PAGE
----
The fashion industry has been—and continues to somewhat be—seen as rather exclusive. It’s as though only chosen insiders are privy to the inner workings and processes that determine what looks good, what should be revered, and how society should dress.
Yet, now, that façade seems to have shattered. Like an authoritarian power (eventually, anyway) fashion has lost its hold on dictating dress.
It used to be that fashion designers were regarded as visionaries, serving revolutionary ideas and crafting new fashion frontiers. It was Coco Chanel who first popularised the use of jersey and applied the fabric to a wide variety of ready-to-wear pieces; apart from just men’s underwear. Christian Dior is often credited as being the designer who created a ‘new look’ after World War II, steering women towards a more feminine and extravagant style. A change was needed and, although to some it might have seemed rather regressive, something needed to feel celebratory, especially after the war.
The way we dress now has been a result of fashion houses devising innovations, exploring new materials and leading the charge for a more modern interpretation that is reflective of the times we’re in. Women in suits, denim jeans being a wardrobe staple, skinny jeans and bags for men that are not briefcases or backpacks, were all fashion trends that have remained because they marked a significant societal shift.
Imagine having to live life in jeans that were twice the circumference of your thighs. It might rear its head again; you never know.
The democratisation of fashion is part of the reason why a style movement no longer needs to stem from a fashion house. This was always inevitable. With fashion being both commercially and socially more accessible, luxury fashion houses have begun observing and listening to what customers need and want. Fashion companies were bound to take on a more submissive role, controlled by consumer dollars. Which, to be quite honest, isn’t a bad thing for us. We get to decide where we spend our money and what brands to support based on a multitude of factors.
A huge trend that we’ve collectively pushed for is for brands to be more sustainable in their practices. If it wasn’t for our collective consciousness being woken up to the dire need for every facet of our lives to be more environmentally friendly, we wouldn’t have luxury fashion houses such as Ermenegildo Zegna and Prada investing in innovations to reduce their carbon footprints.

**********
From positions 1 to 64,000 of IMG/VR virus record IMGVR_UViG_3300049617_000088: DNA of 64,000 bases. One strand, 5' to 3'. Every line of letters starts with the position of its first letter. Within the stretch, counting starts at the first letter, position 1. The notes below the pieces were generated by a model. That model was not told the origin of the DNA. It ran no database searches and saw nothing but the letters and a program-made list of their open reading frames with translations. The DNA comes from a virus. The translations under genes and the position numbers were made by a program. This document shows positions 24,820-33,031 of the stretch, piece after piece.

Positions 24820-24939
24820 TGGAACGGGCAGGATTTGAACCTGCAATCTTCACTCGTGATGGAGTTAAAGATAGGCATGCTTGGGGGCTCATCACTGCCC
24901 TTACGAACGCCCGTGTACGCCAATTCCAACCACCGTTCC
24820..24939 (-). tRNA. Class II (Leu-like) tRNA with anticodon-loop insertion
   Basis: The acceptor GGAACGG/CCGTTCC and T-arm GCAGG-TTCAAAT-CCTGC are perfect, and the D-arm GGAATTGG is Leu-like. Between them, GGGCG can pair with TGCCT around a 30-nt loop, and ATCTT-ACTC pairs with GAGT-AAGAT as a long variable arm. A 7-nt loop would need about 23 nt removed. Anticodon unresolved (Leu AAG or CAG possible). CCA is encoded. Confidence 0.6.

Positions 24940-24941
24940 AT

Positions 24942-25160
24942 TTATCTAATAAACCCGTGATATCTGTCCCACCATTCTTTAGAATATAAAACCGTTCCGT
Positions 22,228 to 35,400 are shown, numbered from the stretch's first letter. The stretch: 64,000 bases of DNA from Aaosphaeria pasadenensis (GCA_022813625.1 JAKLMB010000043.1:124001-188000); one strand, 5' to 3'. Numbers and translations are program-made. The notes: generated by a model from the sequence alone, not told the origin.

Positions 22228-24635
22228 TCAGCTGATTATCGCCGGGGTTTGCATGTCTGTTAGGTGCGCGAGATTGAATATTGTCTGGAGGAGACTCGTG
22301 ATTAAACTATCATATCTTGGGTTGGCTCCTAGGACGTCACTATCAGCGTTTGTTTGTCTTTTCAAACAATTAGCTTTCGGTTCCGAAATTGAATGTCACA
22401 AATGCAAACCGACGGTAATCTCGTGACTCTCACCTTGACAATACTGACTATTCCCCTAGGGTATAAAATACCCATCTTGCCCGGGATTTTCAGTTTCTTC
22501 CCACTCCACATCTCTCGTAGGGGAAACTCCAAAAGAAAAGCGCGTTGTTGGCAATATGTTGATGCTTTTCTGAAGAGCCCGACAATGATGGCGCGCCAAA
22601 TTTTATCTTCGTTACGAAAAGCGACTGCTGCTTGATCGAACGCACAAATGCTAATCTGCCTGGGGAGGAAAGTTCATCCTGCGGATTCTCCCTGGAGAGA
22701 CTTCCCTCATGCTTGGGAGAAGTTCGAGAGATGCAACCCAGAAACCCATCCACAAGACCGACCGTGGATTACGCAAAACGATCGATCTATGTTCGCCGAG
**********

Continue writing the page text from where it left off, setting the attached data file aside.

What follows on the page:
We also can’t discount the power of celebrities and the influence they can have on our style. I remember (although I wish I could forget) wanting to emulate Zac Efron’s side-swept cut that he sported at the beginning of his career. Who could forget Pharrell Williams’ oversized fedora hat in 2014 that made us want to wear headgear again? And Harry Styles’ constant style collaborations with Gucci has sort of normalised gender-blurring fashion, making wearing silk blouses and florals on men not that big of a deal. Could Gucci have pushed that trend on its own? Perhaps. But with a musician like Styles—who has garnered a huge following—getting behind it, it’s now a style that a younger generation is accustomed to.
Ultimately, it’s our ability to gain access to a variety of information that has led to trends not really having just one point of origin. In the same way that designers are not restricted to drawing inspiration from a variety of sources (and sometimes, just sometimes, they may overlap), a trend comes about because of multiple influences. Which is also why trend forecasters go through tons of research in order to come out with a commonality that could be a trend in the future.
If fashion brands do still hold influence, it’s in the product. Take for example Prada’s camp collar shirts. Miuccia Prada is by no means an inventor of the design, but the popularity of Prada’s camp collar shirts has created a resurgence of the silhouette. Many brands now have their own versions and even Prada has continuously come up with newer iterations season after season. If you’re seeing more options of small bags worn as lanyards, you can thank Jacquemus for that, having pioneered the design and expanding on it since debuting his menswear collection in 2018.
The point is, fashion isn’t that exclusive, cool kids-only club that’s the sole authority on what’s stylish anymore. We’re past all that. Sure, there are still designers who stick to their own design philosophy and continue to enforce an aesthetic—Hedi Slimane’s always tailored and skinny cuts may not be every man’s taste, but his vision has influenced how we wear our suits and get more mileage out of them—but we should no longer be blind followers.
Because you know what they say: trends come and go but style is forever. At least, until you decide that that’s not you anymore.
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